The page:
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Welcome to the Instagram blog! See how Instagrammers are capturing and sharing the world's moments through photo and video features, user spotlights, tips and news from Instagram HQ.

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photography, illustration, graphic art, teen artist, art, portrait, cara delevingne, user feature, instagram,

Line Portraits from a Young Artist with @oxtlxnes

For more bold, minimalist faces drawn by Hayley, follow @oxtlxnes on Instagram

In her spare time after school, 16-year-old Hayley Connolly (@oxtlxnes) draws portraits of her Instagram followers.

“I usually draw based on requests, but sometimes I will draw my idols, like Cara Delevingne (@caradelevingne),” says Hayley, who lives in northeast England. “My illustrations are mostly portraits, so they are all about the facial features. I try to make them a mixture of realistic and non-realistic, and I love to make them look almost cartoon-like.”

Hayley’s inspiration comes from looking at Instagram accounts from other teen artists, whose work she wishes was more visible in larger artistic communities.

“I think it is really important to see art made from teens. We haven’t made our life choices yet, so we’re looking at the world in many different ways,” she says. “We’re really in the height of our creativity because we are growing up.”

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photography, portrait, fashion, Architecture, Kenya, Nairobi, user feature, Sarah Waiswa, instagram,

Capturing Nairobi’s Essence through Portraits, with @lafrohemien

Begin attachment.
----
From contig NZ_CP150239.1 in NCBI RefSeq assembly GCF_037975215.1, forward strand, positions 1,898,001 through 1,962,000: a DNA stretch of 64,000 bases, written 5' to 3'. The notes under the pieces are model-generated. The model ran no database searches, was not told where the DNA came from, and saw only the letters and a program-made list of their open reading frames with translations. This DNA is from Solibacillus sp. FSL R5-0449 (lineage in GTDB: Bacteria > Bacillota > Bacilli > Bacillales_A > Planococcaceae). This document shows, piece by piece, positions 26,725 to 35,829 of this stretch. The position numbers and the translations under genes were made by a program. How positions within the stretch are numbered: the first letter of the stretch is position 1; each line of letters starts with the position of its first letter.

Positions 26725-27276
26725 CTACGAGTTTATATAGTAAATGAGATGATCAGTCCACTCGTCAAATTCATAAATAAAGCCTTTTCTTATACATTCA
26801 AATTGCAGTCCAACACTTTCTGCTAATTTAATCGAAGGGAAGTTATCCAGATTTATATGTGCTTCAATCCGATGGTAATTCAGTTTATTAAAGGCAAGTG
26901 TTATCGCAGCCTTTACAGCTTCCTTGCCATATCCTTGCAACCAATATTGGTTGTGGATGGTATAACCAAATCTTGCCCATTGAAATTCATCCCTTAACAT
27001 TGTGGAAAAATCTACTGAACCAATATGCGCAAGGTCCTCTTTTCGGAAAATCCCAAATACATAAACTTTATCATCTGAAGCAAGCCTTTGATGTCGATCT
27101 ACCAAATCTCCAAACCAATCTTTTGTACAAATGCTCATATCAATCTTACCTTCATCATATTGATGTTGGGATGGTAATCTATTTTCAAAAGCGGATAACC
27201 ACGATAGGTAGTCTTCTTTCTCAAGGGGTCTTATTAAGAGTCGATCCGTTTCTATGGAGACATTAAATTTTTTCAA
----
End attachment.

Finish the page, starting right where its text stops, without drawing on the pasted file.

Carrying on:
To see more of Sarah’s portraits, follow @lafrohemien on Instagram.

“I tend to put my subjects against a backdrop that will not only tell a story about them, but also about the city,” explains Kenya Instagrammer Sarah Waiswa (@lafrohemien). “Nairobi is a diverse landscape and it is important for me to show that in my photos.”

Originally drawn to Instagram as a way to see the world through the lens of others, Sarah now shares her own photographs that reveal her city’s unique juxtapositions. She says, “Nairobi is one of the few places in the world where you can capture wildlife with the city skyline as an unexpected backdrop.”

For Sarah, sharing her city through photos of its inhabitants opens up new avenues for storytelling. She hopes her portraits reflect the nature of Nairobi: “It is alluring and mysterious at the same time.”

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Photography, lol, street style, bicycles, Tokyo, Japan, User Feature, Instagram, portrait,

On the Wheel’s Edge with @mamotoraman

For more photos and videos of Mamoru’s bicycle portraits, browse the #乗るオヤジ hashtag and follow @mamotoraman on Instagram.

“I’ve always been good with riding bicycles, and I thought it’d be fun to start a photo series of me riding them in creative ways,” says Tokyo Instagrammer Mamoru Kanai (@mamotoraman), who shares his “Riding Pop” series on Instagram.

He ventures out to various neighborhoods with a skilled photographer friend who captures Mamoru performing one-wheeled bicycle stunts such as “wheelies” (standing on the hind wheel) and “stoppies” (standing on the front wheel). The stunts are mostly captured in one shot, as Mamoru tries to hold the position as long as he can in the busy streets. He even adds an extra bit of challenge and humor by performing the tricks while seated as if normally riding a bicycle. He clarifies, “You’ll see it if you tilt the photo and make the bicycle straight.”

Instead of using a technical bike, however, Mamoru rides a mamachari (“mom’s bike”)—the most generic type of bicycle in Japan that often comes equipped with a basket or a child seat (or both). “The most significant point about these portraits,” he explains, “is the irony of performing stunts on ordinary bicycles that are made for moms with kids.”

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photography, film, art, design, Simon Chaudoir, noir, filmmaking, portrait, user feature, instagram,

Stealing Moments on Set with @simonchaudoir

To see more playful portraits, follow @simonchaudoir on Instagram.